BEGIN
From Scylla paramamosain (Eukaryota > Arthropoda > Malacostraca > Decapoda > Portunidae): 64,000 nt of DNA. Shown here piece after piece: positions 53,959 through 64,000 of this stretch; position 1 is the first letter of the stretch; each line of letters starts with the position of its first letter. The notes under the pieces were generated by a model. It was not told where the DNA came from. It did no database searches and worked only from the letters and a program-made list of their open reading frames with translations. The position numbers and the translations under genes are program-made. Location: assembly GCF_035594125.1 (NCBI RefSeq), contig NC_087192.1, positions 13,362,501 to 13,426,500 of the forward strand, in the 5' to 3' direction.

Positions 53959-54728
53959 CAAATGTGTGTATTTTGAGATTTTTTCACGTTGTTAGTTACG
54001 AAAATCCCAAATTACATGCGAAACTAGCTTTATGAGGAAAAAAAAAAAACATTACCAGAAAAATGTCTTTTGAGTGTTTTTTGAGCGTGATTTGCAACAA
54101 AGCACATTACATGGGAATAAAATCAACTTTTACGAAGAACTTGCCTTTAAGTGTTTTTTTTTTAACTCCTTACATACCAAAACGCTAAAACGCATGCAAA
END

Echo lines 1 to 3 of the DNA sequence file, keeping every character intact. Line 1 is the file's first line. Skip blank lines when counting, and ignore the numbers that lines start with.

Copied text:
From Scylla paramamosain (Eukaryota > Arthropoda > Malacostraca > Decapoda > Portunidae): 64,000 nt of DNA. Shown here piece after piece: positions 53,959 through 64,000 of this stretch; position 1 is the first letter of the stretch; each line of letters starts with the position of its first letter. The notes under the pieces were generated by a model. It was not told where the DNA came from. It did no database searches and worked only from the letters and a program-made list of their open reading frames with translations. The position numbers and the translations under genes are program-made. Location: assembly GCF_035594125.1 (NCBI RefSeq), contig NC_087192.1, positions 13,362,501 to 13,426,500 of the forward strand, in the 5' to 3' direction.

Positions 53959-54728
53959 CAAATGTGTGTATTTTGAGATTTTTTCACGTTGTTAGTTACG